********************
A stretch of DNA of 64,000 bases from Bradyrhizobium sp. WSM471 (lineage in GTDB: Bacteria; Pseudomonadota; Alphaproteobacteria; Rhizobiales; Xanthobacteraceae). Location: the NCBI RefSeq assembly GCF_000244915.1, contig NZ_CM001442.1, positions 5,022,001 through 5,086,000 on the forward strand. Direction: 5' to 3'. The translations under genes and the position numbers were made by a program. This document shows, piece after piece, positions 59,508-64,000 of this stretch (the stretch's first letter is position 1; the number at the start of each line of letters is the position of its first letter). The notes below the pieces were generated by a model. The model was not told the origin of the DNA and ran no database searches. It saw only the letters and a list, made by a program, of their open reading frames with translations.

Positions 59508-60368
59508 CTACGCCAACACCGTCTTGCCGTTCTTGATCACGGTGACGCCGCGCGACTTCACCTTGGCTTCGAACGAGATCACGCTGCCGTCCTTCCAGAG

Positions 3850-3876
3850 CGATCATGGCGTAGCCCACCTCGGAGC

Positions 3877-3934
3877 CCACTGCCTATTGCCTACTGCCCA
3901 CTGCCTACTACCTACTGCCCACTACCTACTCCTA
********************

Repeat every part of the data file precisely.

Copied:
A stretch of DNA of 64,000 bases from Bradyrhizobium sp. WSM471 (lineage in GTDB: Bacteria; Pseudomonadota; Alphaproteobacteria; Rhizobiales; Xanthobacteraceae). Location: the NCBI RefSeq assembly GCF_000244915.1, contig NZ_CM001442.1, positions 5,022,001 through 5,086,000 on the forward strand. Direction: 5' to 3'. The translations under genes and the position numbers were made by a program. This document shows, piece after piece, positions 59,508-64,000 of this stretch (the stretch's first letter is position 1; the number at the start of each line of letters is the position of its first letter). The notes below the pieces were generated by a model. The model was not told the origin of the DNA and ran no database searches. It saw only the letters and a list, made by a program, of their open reading frames with translations.

Positions 59508-60368
59508 CTACGCCAACACCGTCTTGCCGTTCTTGATCACGGTGACGCCGCGCGACTTCACCTTGGCTTCGAACGAGATCACGCTGCCGTCCTTCCAGAG

Positions 3850-3876
3850 CGATCATGGCGTAGCCCACCTCGGAGC

Positions 3877-3934
3877 CCACTGCCTATTGCCTACTGCCCA
3901 CTGCCTACTACCTACTGCCCACTACCTACTCCTA